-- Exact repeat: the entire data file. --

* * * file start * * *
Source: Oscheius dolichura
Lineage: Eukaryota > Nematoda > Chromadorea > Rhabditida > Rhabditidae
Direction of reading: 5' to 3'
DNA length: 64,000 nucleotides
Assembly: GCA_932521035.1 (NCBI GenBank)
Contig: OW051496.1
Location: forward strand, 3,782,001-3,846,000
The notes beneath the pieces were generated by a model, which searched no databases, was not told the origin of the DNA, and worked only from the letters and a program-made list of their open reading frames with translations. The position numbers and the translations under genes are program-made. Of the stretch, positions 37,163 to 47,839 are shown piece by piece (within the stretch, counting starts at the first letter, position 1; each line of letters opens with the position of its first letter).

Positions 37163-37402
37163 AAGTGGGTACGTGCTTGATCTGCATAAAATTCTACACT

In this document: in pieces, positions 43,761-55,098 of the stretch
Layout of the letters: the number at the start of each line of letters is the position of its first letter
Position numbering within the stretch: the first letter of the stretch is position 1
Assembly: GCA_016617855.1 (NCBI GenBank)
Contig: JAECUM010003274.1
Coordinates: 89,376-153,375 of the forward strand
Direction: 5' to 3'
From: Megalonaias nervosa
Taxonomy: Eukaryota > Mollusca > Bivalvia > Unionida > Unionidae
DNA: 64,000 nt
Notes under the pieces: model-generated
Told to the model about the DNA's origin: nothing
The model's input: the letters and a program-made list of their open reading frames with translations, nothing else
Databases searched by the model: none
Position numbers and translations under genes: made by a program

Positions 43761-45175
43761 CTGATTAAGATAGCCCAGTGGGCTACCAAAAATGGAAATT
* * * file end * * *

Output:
Source: Oscheius dolichura
Lineage: Eukaryota > Nematoda > Chromadorea > Rhabditida > Rhabditidae
Direction of reading: 5' to 3'
DNA length: 64,000 nucleotides
Assembly: GCA_932521035.1 (NCBI GenBank)
Contig: OW051496.1
Location: forward strand, 3,782,001-3,846,000
The notes beneath the pieces were generated by a model, which searched no databases, was not told the origin of the DNA, and worked only from the letters and a program-made list of their open reading frames with translations. The position numbers and the translations under genes are program-made. Of the stretch, positions 37,163 to 47,839 are shown piece by piece (within the stretch, counting starts at the first letter, position 1; each line of letters opens with the position of its first letter).

Positions 37163-37402
37163 AAGTGGGTACGTGCTTGATCTGCATAAAATTCTACACT

In this document: in pieces, positions 43,761-55,098 of the stretch
Layout of the letters: the number at the start of each line of letters is the position of its first letter
Position numbering within the stretch: the first letter of the stretch is position 1
Assembly: GCA_016617855.1 (NCBI GenBank)
Contig: JAECUM010003274.1
Coordinates: 89,376-153,375 of the forward strand
Direction: 5' to 3'
From: Megalonaias nervosa
Taxonomy: Eukaryota > Mollusca > Bivalvia > Unionida > Unionidae
DNA: 64,000 nt
Notes under the pieces: model-generated
Told to the model about the DNA's origin: nothing
The model's input: the letters and a program-made list of their open reading frames with translations, nothing else
Databases searched by the model: none
Position numbers and translations under genes: made by a program

Positions 43761-45175
43761 CTGATTAAGATAGCCCAGTGGGCTACCAAAAATGGAAATT